On the Cutting Edge

It’s always unpleasant to hear that your Final Jeopardy answer is incorrect.

I didn’t get to watch last night’s episode due to previously scheduled travel, and there’s nothing I hate more than observing myself anyway, so I’ll just note a few behind-the-scenes/internal monologue items.

• Later we all marveled at how challenging the “Lesser-Known Marsupials” category was, but at the time I was so focused on the game that it didn’t even register.

• Some friends texted me about clues I got right and wrong. Other than final, I forgot almost everything. Like oral argument, you’re in the zone when it happens and it evaporates when it’s done.

• I was incredibly annoyed at myself for confusing Ebony and Essence. First, because I had forgotten what I had learned — you have to read the clue being asked, not what you think it asks.

• When Hester beat me to “public domain” I was also annoyed at myself, though again — that’s the buzzer for you.

• Sometime during Double Jeopardy I developed the yips and psyched myself out of being able to ring in properly. It may have been when Hester cleaned up in African-American Literature — a category that I figured I would have dominated, as an English major, if I hadn’t been standing next to an English professor. Sigh.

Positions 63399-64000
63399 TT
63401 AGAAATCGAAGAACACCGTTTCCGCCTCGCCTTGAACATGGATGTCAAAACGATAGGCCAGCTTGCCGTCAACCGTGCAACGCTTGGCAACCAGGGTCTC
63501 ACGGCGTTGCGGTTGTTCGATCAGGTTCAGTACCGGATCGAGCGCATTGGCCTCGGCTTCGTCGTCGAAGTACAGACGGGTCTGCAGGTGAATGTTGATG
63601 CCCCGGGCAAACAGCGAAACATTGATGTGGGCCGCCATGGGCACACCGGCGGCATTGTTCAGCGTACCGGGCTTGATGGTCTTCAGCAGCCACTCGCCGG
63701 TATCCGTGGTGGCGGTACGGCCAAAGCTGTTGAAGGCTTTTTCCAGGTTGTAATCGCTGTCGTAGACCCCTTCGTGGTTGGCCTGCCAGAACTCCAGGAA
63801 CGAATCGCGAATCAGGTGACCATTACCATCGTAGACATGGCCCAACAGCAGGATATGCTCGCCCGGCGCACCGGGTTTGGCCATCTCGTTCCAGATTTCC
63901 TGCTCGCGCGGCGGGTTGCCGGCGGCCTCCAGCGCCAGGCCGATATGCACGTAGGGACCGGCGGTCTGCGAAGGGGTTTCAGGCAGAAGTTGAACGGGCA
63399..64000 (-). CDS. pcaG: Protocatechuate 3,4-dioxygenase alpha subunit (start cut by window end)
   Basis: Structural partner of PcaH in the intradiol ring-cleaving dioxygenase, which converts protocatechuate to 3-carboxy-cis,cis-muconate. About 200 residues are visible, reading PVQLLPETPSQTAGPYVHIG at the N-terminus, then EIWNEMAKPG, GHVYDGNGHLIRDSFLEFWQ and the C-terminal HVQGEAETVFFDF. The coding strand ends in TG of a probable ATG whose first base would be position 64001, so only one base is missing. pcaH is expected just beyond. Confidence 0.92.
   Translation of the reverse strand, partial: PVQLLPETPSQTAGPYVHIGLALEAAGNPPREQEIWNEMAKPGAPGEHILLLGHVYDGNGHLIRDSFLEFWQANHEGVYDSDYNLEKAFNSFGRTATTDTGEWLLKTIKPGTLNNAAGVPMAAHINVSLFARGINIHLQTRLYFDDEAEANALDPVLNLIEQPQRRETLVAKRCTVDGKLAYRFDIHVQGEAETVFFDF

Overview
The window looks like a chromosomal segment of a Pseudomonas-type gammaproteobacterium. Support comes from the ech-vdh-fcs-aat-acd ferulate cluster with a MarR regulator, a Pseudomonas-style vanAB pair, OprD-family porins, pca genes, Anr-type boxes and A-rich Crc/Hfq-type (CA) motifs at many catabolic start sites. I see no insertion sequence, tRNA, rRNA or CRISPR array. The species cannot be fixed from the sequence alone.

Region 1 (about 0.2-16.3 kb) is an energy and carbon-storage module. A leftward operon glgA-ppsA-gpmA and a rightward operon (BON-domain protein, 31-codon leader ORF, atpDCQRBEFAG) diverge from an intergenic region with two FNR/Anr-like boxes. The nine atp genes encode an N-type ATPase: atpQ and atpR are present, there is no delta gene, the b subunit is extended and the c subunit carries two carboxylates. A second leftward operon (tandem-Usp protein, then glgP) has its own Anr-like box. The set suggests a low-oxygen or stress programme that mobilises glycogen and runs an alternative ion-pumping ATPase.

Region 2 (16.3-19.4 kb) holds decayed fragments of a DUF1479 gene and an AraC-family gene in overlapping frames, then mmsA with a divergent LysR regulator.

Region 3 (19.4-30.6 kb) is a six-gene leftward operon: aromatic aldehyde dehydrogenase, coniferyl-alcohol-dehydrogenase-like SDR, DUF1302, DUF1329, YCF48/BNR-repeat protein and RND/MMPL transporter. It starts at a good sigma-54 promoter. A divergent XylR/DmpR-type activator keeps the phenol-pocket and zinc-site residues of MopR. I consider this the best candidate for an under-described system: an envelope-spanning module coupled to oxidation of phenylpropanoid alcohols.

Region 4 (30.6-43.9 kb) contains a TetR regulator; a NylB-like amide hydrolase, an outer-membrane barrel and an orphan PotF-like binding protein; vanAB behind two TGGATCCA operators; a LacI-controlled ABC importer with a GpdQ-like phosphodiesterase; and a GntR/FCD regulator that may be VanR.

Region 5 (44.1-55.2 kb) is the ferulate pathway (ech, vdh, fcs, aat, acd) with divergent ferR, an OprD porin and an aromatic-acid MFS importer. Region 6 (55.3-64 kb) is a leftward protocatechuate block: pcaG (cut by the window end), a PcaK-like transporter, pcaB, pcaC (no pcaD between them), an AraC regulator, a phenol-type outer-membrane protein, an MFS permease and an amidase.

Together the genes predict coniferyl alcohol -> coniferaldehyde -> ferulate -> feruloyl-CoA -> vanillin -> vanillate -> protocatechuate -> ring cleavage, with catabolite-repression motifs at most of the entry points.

• I can’t remember why I wagered $5,399 instead of $5,400 for Final, but I think it was because I wanted to end up on the positive side if I got it wrong. Because I was aiming for a wild card spot at that point, it was important to try to maximize my winnings.

• And finally, I got very thrown off by the Final Jeopardy clue, probably because I specialized in modernism when I majored in American literature. I knew the answer couldn’t have been “modernism” because “modernista” in the clue, and I might have remembered that “kunst” in German is “Art”, but I had to put something down and I figured “avant garde” was a good shot.

I’ll say two things in close. First, I did make my goal of making it to Final Jeopardy, and so despite not winning my match and ending up with $1, I feel content with how it turned out.

Second, I was very excited when Mayim asked me about my manner of teaching. I took very seriously — and nervously — my responsibility of standing in for all the law professors across the country in this tournament. Getting to talk about the magic of clinical education, its value for our students and clients, and how it helps communities while standing on a national TV show is a rare opportuntity, and I hope that I did my clinical family proud.

Now, here’s the question — can you get a wild card spot with just $1? Stay tuned for the rest of this week to find out!

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